The objective is to encourage the owner to describe the initial lesions and what has happened since then. As implied above, it is essential to take charge and try to avoid the owner rambling – which is not always easy. A working knowledge of how dermatological diseases usually behave is important and can obviously be acquired, if necessary, by further study. Making sense of the information from the history, by asking the right questions and interpreting the answers, will be much easier with some additional knowledge.
Ask when the problem started. Young animals are more likely to suffer from parasitic diseases. Atopy usually begins in dogs between one and three years of age and is unlikely before six months or after seven years. Endocrine disease tends to occur from middle age onwards while neoplastic diseases are most frequently seen in old age.
Many conditions are pruritic. But when did this start? Can the owner remember whether the pruritus was prominent from the beginning or was the result of subsequent lesions? Secondary pyoderma will often cause a non-pruritic underlying cause to become pruritic.
It is very useful to assign a pruritus score. A simple method is to suggest that the non-pruritic animal is 0/10 and one that is constantly scratching (at night and in the consulting room), likely with prominent lesions, is 10/10. Where does your patient fit between these two extremes? Uncomplicated atopic dogs are often given a score of 4 or 5/10, for example. The pruritus score is useful because it will help with the differential diagnosis, and because the same question can be asked at subsequent consultations, suggesting deterioration or improvement (even if the owner does not perceive improvement at the time of the repeat consultation).
Is there evidence of contagion both to the owner and/or to other animals? Owners are sometimes reluctant to consider lesions on themselves but one of the advantages of adequate time is that, once relaxed, many will reconsider imparting this confidential information. Contagion from other animals is possible and more likely in those with an outdoor lifestyle. Enquiries can be made about grooming parlours, visits to shows and contact with foxes and, in the case of hunting cats, wild rodents.
Response to treatment
Unfortunately, it is not uncommon for some cases to defy a diagnosis. Many will have had multiple treatments with the involvement of several practices. Referral to a dermatology specialist would be ideal, but this is not always possible. The history in these cases, with a committed owner whose memory is good, can be very satisfying to unravel, and there are two objectives.
First, getting a description of the initial problem and how it evolved, as in the less complicated case. This will suggest in many instances a possible diagnosis.
Second, and an obvious complicating factor, is the assessment of the effect of prior treatment. Investigating this is much more time-consuming and is the reason for the longer consultation time that is always required in second opinion cases.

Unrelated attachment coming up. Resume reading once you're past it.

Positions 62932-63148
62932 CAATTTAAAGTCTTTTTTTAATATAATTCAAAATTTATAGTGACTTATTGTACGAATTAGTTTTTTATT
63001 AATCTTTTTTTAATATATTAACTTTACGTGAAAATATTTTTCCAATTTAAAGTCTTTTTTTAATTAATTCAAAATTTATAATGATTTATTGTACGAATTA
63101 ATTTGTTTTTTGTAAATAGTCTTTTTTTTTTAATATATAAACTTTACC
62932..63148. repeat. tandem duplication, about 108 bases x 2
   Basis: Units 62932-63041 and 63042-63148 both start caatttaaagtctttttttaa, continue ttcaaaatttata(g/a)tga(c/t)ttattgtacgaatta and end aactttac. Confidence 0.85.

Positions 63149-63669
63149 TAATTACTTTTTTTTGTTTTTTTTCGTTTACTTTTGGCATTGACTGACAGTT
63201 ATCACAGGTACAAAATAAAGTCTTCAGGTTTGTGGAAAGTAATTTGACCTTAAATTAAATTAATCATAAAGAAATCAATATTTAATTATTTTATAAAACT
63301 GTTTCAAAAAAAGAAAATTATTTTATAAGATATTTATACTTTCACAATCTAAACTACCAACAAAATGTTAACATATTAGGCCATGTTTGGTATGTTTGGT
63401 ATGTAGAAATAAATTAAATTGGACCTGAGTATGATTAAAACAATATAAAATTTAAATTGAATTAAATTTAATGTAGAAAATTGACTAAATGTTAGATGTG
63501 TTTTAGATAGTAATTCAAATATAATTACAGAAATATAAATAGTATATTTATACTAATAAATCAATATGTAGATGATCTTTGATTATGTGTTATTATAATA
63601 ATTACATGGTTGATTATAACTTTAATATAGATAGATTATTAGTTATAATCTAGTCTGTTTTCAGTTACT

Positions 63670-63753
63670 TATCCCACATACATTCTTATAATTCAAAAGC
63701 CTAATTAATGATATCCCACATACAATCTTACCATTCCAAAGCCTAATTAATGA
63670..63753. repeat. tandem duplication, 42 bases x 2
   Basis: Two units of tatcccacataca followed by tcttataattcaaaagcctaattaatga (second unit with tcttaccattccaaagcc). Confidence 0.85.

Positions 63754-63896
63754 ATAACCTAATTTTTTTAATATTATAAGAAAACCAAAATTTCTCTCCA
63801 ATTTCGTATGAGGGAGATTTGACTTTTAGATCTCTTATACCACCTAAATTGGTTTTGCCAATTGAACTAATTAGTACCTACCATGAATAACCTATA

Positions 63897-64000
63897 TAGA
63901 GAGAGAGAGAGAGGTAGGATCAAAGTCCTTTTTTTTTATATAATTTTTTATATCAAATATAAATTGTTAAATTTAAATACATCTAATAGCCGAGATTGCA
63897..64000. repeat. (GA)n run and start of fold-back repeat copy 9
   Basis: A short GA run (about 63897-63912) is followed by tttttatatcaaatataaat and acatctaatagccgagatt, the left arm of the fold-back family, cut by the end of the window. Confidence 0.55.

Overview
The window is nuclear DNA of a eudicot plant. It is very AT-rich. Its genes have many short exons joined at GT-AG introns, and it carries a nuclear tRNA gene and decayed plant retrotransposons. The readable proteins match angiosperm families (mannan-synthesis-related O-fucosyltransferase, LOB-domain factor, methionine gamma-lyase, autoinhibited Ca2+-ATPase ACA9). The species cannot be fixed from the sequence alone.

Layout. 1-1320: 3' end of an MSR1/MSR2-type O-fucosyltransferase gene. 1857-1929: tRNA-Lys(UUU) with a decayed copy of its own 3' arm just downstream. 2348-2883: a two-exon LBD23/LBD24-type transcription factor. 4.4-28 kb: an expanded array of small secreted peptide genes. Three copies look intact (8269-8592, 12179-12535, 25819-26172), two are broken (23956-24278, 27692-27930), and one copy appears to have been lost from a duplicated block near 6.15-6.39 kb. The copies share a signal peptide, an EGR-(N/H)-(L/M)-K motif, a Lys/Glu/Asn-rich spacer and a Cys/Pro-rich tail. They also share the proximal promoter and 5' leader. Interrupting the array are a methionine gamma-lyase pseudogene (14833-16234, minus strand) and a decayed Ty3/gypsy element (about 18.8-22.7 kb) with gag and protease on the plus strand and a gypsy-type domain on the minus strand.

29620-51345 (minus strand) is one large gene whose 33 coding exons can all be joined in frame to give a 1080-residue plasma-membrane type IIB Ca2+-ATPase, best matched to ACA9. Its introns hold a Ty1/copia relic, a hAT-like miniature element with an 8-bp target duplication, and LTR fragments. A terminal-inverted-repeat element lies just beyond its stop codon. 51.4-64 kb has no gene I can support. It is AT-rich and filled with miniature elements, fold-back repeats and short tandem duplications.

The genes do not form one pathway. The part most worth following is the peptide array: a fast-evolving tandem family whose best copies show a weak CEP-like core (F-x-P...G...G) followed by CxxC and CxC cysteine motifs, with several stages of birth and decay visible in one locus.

Some common questions include:
Have antibacterial agents been used?
Were appropriate agents with effectiveness against Staphylococcus pseudintermedius prescribed? Were they used at the correct dose and for an appropriate time?
If improvement was noticed, with subsequent relapse once the treatment was finished, the history is suggesting a diagnosis of pyoderma with an undiagnosed underlying cause. Inadequate treatment is often detected at this time due to one or more problems associated with antibacterial therapy.
Have glucocorticoids been prescribed?
What was the response? If good initially, it may suggest an allergic condition. Failure to respond, or frequent relapse increasing in severity once glucocorticoids cease, is often seen with secondary superficial pyoderma.
Have antiparasitic products been prescribed?
It is important to get the owner to describe how these were used, and whether there were any difficulties. Poor compliance is a major factor in all treatments, not just with antiparasitic drugs, and a careful evaluation is advised, particularly when pruritus escalates and becomes unresponsive to treatment with glucocorticoids. This is a common finding in an untreated scabies case.
If doubt exists on compliance, involvement of the nursing team is very useful in applying treatments or showing owners how to do it, then setting up follow-up appointments in a nurse clinic. In some cases, getting the treatment right is all that is required, even in the seemingly complicated case.
A methodical physical examination, involving all systems, is followed by a nose to tail examination of the skin. From the above, a ranked differential diagnosis list is formulated, suggesting appropriate patient-side diagnostic tests.
The British Veterinary Dermatology Study Group and The European Society of Veterinary Dermatology both host regular conferences and courses for all levels of knowledge. For information, visit: bvdsg.org.uk and esvd.org